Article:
Designing nanoparticles that solve global problems

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Texas A&M University chemist Karen L. Wooley and her team of researchers are seeing big solutions in small packages — specifically, synthetic nanoparticles custom-designed to deliver a world of diverse opportunities ranging from materials to medicine.

“The field of materials has always been something that I’ve been interested in,” Wooley said. “As a chemist, I had an interest in making matter that no one had ever made before. But at the same time, I wanted that matter to do something and to serve a purpose, to benefit society in some way. Polymer materials allow for that to happen.”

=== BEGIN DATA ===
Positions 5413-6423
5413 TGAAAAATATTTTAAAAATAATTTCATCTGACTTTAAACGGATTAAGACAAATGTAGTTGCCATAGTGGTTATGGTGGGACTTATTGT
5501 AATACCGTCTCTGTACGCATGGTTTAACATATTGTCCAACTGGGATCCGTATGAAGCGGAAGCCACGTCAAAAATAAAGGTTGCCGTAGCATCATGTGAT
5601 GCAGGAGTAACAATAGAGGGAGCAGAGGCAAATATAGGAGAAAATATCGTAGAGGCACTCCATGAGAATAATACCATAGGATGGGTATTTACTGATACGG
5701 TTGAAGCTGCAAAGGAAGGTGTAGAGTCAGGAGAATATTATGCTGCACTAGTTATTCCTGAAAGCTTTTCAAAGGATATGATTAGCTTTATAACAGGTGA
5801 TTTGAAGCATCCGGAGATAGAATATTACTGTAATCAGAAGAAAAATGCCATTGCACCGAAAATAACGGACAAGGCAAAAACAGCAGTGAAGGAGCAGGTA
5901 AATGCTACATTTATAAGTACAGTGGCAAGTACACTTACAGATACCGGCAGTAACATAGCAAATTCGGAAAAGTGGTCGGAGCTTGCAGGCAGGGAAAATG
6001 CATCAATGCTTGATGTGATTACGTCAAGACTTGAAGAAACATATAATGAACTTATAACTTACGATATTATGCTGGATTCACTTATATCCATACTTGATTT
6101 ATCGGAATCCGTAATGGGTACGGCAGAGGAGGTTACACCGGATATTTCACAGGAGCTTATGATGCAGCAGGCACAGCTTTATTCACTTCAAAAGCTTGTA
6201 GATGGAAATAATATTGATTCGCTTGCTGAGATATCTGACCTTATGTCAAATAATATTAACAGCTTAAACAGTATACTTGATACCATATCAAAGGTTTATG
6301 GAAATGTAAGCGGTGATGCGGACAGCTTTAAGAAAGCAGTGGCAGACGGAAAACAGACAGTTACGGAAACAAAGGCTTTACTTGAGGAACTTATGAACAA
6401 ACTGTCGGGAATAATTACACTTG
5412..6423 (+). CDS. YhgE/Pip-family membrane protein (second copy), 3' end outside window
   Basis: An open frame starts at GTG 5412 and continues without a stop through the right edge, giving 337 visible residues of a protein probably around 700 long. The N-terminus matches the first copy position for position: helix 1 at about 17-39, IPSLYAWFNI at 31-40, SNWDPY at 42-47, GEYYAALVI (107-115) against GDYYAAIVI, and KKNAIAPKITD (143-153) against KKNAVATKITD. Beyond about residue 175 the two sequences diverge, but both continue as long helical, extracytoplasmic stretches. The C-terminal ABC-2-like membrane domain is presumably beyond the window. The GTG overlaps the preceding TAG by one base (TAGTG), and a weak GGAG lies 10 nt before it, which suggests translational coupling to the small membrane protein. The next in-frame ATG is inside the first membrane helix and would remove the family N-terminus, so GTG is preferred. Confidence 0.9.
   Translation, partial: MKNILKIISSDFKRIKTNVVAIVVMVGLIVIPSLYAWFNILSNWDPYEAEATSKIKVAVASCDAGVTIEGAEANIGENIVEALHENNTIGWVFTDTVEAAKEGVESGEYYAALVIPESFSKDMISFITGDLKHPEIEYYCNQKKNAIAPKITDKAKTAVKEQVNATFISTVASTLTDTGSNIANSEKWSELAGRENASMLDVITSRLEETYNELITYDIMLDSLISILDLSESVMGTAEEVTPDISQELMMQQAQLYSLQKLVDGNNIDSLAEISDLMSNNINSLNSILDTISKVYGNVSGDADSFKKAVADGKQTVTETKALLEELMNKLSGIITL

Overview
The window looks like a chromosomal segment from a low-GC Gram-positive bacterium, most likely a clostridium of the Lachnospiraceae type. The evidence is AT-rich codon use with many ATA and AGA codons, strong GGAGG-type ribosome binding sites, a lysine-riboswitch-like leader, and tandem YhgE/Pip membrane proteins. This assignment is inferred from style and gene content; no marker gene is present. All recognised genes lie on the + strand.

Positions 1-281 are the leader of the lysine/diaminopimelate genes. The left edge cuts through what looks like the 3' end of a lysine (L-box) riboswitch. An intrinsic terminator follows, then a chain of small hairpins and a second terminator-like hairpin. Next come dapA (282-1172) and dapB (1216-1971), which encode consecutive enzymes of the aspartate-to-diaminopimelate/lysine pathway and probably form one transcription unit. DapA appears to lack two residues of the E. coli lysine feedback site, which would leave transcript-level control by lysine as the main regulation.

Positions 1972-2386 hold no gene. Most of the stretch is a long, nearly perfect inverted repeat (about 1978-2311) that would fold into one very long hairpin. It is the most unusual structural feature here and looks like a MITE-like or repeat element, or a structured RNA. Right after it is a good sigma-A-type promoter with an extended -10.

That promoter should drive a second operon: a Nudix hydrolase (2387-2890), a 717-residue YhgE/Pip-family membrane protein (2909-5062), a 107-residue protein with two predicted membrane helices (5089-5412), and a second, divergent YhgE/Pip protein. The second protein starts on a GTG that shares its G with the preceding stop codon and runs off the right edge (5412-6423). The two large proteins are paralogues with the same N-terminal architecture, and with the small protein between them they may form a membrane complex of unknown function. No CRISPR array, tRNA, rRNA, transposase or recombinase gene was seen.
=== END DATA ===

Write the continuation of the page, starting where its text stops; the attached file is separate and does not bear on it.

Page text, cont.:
Wooley, a distinguished professor of chemistry and holder of the W.T. Doherty-Welch Chair in Chemistry since 2009, is widely respected as a top international chemist in the burgeoning field of materials and polymer chemistry, as evidenced by her recent selection as the first woman to receive the American Chemical Society Award in Polymer Chemistry. The prestigious accolade recognizes outstanding fundamental contributions and achievements toward addressing global needs for advanced polymer systems and materials.

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